• conv_287819.jpg
    39.3 KB · Views: 305

OK Adam, you've well-and-truly got my attention now.

Having gazed at that pic for quite some time (sure beats watching the crap on TV) I can't see anything that I can relate to (Architeuthis wise). As damaged as it is .... it just doesn't look right .... (and actually it is not that damaged). It doesn't look Haliphron (ex Alloposus) like either (fins, if that is what they are, are a bit of a teuthid giveaway). If you can score further pics of this, from a different angle, it would be fantastic. Shame nothing was saved; of course what's going through my head is some form of cranchiid, although the fins just don't look right (Oh to have a specimen of Galiteuthis phyllura ......).

Beaks - that's what we need. Speaking of which, Kat asked today where she can secure (even on loan) beaks of Moroteuthis robusta. If anyone knows anyone with a set, a loan of these would be enormously appreciated (big things happening).
Hello Steve,

What has you thinking cranchiid?

Allowing for foreshortening of perspective, it looks like this squid has a circular/elliptical pair of fins, and a stout mantle. Two very dark patches in the water near the thing look like ink seeping out of the body cavity. Wish we had a reference point for scale.

As for Moroteuthis beak sets, I suppose Kat and yourself could ask the folks at the University of Washington:Moroteuthis Busted While Gnawing Halibut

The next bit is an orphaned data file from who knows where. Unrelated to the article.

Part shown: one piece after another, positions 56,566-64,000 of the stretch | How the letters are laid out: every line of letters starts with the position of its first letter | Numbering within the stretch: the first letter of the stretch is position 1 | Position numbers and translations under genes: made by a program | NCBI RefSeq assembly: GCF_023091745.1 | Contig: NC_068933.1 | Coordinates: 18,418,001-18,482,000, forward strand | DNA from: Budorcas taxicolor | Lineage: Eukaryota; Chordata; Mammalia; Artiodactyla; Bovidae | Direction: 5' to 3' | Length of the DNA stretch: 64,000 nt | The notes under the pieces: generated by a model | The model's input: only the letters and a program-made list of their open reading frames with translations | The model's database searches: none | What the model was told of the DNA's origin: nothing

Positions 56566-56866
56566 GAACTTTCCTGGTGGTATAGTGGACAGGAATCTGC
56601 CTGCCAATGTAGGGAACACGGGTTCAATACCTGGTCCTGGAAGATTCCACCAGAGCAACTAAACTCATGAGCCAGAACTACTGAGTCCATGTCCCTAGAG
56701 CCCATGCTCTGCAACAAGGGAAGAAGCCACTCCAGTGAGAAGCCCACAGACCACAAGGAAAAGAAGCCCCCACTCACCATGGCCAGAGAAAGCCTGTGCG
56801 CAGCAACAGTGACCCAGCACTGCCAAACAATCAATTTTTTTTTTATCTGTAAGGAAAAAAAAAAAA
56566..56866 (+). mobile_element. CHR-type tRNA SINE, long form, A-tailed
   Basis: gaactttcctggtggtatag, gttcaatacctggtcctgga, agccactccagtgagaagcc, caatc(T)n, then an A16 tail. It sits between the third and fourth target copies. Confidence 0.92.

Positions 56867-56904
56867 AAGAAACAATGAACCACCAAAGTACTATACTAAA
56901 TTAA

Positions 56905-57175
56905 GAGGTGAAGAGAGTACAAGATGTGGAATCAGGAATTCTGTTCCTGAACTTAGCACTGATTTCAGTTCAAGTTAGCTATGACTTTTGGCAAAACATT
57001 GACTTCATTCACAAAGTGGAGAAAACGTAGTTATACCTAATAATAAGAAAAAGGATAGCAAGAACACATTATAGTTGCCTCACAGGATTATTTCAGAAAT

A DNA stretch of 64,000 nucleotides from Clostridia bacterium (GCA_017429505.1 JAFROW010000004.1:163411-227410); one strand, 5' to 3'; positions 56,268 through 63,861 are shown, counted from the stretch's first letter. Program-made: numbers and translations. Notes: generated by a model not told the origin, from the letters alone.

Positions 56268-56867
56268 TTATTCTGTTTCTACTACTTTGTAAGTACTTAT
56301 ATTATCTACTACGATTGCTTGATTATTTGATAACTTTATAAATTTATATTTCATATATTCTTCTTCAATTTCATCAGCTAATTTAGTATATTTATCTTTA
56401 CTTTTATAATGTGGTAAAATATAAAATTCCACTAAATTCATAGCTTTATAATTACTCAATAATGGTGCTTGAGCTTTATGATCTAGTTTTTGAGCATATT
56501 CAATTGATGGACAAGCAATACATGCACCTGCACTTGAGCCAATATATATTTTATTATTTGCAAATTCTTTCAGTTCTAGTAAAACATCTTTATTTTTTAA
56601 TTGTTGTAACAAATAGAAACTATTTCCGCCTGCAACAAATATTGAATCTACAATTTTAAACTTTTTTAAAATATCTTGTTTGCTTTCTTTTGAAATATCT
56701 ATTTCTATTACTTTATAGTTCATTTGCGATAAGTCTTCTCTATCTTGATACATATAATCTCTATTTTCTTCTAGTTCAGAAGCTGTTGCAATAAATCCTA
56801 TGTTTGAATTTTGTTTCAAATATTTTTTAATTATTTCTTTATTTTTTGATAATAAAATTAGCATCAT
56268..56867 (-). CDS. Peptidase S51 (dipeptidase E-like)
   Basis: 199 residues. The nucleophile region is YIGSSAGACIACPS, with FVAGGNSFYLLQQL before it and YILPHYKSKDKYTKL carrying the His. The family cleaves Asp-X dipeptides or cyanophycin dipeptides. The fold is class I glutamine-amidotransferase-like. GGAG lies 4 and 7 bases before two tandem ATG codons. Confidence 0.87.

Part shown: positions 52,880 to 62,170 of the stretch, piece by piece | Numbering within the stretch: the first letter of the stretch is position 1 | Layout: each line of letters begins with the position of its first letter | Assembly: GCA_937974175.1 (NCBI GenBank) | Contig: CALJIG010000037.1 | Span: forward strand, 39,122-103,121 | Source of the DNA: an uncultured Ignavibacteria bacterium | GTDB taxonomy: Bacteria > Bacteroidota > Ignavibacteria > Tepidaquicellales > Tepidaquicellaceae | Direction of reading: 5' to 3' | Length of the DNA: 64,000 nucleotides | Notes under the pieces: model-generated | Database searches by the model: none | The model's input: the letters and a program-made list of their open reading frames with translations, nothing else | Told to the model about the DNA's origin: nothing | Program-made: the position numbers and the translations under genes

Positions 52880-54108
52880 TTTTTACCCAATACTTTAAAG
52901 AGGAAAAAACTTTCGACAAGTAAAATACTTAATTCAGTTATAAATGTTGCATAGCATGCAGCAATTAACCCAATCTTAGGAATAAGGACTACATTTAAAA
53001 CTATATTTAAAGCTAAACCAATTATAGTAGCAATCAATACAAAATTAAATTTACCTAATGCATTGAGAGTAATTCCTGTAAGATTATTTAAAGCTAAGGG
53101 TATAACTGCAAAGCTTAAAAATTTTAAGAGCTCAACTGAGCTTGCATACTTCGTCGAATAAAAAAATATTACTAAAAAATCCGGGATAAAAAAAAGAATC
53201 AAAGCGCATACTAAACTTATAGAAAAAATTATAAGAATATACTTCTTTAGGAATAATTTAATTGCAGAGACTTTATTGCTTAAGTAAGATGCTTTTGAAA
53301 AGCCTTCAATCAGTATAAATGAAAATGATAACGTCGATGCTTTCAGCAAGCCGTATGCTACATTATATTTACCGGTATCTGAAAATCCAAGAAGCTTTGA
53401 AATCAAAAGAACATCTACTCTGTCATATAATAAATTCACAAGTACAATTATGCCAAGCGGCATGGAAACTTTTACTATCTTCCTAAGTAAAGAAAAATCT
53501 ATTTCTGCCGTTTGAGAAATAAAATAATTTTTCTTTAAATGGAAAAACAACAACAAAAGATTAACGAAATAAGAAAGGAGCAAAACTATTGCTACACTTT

Or, the folks at the Univeristy of Mississippi: Graduate Student Bags Bering Moroteuthis

Clem said:
Hello Steve,

What has you thinking cranchiid?

Allowing for foreshortening of perspective, it looks like this squid has a circular/elliptical pair of fins, and a stout mantle. Two very dark patches in the water near the thing look like ink seeping out of the body cavity. Wish we had a reference point for scale.

The proportions, even foreshortened, just don't strike me as typical Archi, and the thickness and colour of the arms suggest something extensively gelatinous. It doesn't really have a cranchiid look to it - but I'm at a loss as to what it could be. Many years ago someone forwarded me a picture of a very large squid floating on the surface somewhere tropical .... if only I could remember when that was shot through I could check it against it (and post it here).